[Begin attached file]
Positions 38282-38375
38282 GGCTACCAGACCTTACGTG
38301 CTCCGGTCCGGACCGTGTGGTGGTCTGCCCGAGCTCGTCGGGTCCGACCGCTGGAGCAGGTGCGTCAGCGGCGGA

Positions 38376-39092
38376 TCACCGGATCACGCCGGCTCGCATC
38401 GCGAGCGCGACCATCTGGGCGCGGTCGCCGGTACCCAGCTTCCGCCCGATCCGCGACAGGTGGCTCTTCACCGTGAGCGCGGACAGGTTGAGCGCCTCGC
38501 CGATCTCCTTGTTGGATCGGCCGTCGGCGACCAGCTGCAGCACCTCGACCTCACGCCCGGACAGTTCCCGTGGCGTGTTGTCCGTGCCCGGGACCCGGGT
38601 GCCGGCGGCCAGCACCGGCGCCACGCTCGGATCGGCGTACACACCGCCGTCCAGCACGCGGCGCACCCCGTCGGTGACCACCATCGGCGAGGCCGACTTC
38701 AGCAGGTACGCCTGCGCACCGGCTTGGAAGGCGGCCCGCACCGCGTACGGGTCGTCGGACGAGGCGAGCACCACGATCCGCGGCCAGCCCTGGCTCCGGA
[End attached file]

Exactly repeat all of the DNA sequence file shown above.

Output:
Positions 38282-38375
38282 GGCTACCAGACCTTACGTG
38301 CTCCGGTCCGGACCGTGTGGTGGTCTGCCCGAGCTCGTCGGGTCCGACCGCTGGAGCAGGTGCGTCAGCGGCGGA

Positions 38376-39092
38376 TCACCGGATCACGCCGGCTCGCATC
38401 GCGAGCGCGACCATCTGGGCGCGGTCGCCGGTACCCAGCTTCCGCCCGATCCGCGACAGGTGGCTCTTCACCGTGAGCGCGGACAGGTTGAGCGCCTCGC
38501 CGATCTCCTTGTTGGATCGGCCGTCGGCGACCAGCTGCAGCACCTCGACCTCACGCCCGGACAGTTCCCGTGGCGTGTTGTCCGTGCCCGGGACCCGGGT
38601 GCCGGCGGCCAGCACCGGCGCCACGCTCGGATCGGCGTACACACCGCCGTCCAGCACGCGGCGCACCCCGTCGGTGACCACCATCGGCGAGGCCGACTTC
38701 AGCAGGTACGCCTGCGCACCGGCTTGGAAGGCGGCCCGCACCGCGTACGGGTCGTCGGACGAGGCGAGCACCACGATCCGCGGCCAGCCCTGGCTCCGGA